Robinson R66, Philip, S.D., Oct. 1, 2011–The light helicopter was destroyed and its owner/pilot was killed when the aircraft crashed in a pasture following an apparent in-flight breakup, according to the NTSB. The debris from the accident was spread over 15 acres and the main rotor was found approximately 500 feet from the fuselage wreckage. The flight had originated in Gillette, Wyo.
After a lackluster 2010, Robinson Helicopter is back on a healthier track, according to CEO Kurt Robinson. The Torrance, Calif.-based builder of single-engine helicopters recently hired 150 employees, bringing its workforce to 1,100, and increased production to some 10 helicopters per week.
A New Zealand company plans to build an all-composite, six-seat turbine single for less than the price of a new Robinson R66.
Engine maker Rolls-Royce released its annual turbine helicopter sales forecast at Heli-Expo 2011. The company predicts 16,900 new turbine helicopters will be delivered between now and 2020 with a value of $140 billion.
The obvious difference between the piston-powered R44 and the turbine-powered R66 is the engine, but there are other features that make the R66 an entirely new machine, even though there's no mistaking that it is a product of Robinson Helicopter.
Following a watershed year that marked the retirement of company founder Frank Robinson, the certification and first deliveries of its new R66 turbine single and its worst sales numbers since 1987, Robinson Helicopter (Booth No. 2928) is positioning itself for strengthening sales and new product development.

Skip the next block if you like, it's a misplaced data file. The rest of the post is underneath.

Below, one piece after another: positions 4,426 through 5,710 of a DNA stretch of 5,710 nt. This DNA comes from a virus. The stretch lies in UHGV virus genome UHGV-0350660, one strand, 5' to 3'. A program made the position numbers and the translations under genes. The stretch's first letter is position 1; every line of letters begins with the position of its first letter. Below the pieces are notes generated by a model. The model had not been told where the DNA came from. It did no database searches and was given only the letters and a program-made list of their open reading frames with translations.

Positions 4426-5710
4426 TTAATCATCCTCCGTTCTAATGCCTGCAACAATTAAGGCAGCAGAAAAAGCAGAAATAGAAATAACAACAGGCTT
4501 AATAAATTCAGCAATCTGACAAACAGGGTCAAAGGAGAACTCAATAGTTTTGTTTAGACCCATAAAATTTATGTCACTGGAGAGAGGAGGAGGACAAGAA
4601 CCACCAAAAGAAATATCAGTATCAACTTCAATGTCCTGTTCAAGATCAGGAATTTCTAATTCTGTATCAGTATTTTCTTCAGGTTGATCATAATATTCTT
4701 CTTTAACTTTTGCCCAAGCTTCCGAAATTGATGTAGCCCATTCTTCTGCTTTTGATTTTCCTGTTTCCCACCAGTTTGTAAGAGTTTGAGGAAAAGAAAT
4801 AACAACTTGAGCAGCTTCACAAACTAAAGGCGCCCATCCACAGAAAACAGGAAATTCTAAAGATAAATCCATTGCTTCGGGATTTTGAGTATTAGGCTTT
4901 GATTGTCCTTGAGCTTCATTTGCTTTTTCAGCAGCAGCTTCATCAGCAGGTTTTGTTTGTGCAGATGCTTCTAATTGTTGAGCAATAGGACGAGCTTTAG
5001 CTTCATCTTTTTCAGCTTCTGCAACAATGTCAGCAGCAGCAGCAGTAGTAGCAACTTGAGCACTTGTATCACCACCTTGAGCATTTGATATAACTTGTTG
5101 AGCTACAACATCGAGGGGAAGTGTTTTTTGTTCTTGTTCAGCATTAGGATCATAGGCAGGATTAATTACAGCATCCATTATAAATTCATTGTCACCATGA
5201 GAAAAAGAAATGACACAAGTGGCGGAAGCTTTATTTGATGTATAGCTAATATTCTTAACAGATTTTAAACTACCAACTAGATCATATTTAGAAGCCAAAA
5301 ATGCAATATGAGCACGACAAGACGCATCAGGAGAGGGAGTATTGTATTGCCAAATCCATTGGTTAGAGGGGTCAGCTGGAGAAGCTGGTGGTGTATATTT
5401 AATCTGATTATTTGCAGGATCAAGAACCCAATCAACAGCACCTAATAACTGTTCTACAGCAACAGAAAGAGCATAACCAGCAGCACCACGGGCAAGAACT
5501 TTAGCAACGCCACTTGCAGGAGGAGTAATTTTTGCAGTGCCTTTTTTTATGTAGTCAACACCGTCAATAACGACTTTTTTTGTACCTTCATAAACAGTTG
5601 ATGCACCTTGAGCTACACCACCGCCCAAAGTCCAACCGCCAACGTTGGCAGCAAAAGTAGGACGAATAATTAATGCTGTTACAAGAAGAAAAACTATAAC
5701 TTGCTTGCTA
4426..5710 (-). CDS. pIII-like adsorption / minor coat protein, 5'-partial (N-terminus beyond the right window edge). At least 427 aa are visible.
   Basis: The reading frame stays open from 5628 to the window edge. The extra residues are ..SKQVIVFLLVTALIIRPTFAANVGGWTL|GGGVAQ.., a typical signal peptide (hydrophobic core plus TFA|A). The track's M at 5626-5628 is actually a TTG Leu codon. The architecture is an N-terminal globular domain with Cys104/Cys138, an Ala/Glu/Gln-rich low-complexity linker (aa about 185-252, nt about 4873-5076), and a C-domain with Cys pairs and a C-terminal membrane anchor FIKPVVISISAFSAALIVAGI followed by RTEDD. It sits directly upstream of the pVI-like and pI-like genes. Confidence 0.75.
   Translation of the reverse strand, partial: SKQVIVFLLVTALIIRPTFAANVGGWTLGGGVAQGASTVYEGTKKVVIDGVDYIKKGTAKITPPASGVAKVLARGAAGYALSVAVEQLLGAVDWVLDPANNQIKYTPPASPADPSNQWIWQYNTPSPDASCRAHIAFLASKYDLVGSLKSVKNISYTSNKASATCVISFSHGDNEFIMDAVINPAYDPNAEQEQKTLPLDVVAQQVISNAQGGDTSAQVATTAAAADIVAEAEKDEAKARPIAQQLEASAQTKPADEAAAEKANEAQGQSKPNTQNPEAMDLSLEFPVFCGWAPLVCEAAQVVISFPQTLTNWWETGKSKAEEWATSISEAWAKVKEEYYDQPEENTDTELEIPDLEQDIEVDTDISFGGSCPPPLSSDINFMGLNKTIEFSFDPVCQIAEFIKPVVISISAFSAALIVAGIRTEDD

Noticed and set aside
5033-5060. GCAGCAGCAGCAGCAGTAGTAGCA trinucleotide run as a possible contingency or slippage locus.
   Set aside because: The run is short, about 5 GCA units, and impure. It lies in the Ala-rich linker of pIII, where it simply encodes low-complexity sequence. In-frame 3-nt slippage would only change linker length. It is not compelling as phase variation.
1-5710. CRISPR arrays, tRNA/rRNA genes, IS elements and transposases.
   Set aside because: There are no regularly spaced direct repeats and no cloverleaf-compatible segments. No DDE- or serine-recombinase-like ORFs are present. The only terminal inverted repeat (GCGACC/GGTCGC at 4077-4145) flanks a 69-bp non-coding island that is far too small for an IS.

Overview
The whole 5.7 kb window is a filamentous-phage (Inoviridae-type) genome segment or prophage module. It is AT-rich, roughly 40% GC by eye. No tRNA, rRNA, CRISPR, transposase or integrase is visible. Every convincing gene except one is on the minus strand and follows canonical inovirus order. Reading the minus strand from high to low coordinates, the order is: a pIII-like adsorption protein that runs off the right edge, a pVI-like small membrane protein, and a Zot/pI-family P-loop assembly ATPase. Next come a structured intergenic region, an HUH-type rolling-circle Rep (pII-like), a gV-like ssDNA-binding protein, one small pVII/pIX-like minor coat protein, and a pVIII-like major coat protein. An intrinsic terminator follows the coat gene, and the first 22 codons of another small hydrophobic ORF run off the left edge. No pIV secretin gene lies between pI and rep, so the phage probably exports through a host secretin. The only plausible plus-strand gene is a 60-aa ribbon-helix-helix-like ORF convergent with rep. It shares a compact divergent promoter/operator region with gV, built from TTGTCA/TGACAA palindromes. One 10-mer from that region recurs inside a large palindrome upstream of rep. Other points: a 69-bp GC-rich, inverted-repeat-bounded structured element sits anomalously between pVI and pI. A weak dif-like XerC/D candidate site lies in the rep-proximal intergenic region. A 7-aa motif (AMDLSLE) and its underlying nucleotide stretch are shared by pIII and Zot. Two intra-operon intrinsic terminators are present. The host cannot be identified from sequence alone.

Uniflight (Booth No. 2654) is developing a supplemental type certificate (STC) to install the 475-shp Rolls-Royce RR500 in the Bell 206. The $599,000 (2011 dollars, less engine core credit) STC includes the RR500 engine, new engine cowling and exhaust, Donaldson inlet-barrier filter and diffuser-vent filter and a Sagem eight-inch multifunction display for engine instruments.
Last year Robinson Helicopter manufactured 162 helicopters, down from a peak annual production of 893 just two years earlier. It was the lowest annual production rate for Robinson since 1987. This year the company anticipates it will make 300 helicopters. The total includes an estimated three-per-month production of the newly certified R66 turbine single.
On October 25, Robinson Helicopter entered a new phase as a manufacturer of turbine-powered rotorcraft when the FAA handed over the new R66’s type certificate to founder Frank Robinson and his son and company president Kurt.
Robinson’s long-awaited R66 turbine single was scheduled to receive FAA type certification on October 25. The price has increased to $790,000 and the company says it has firm orders for approximately 100 of the helicopters.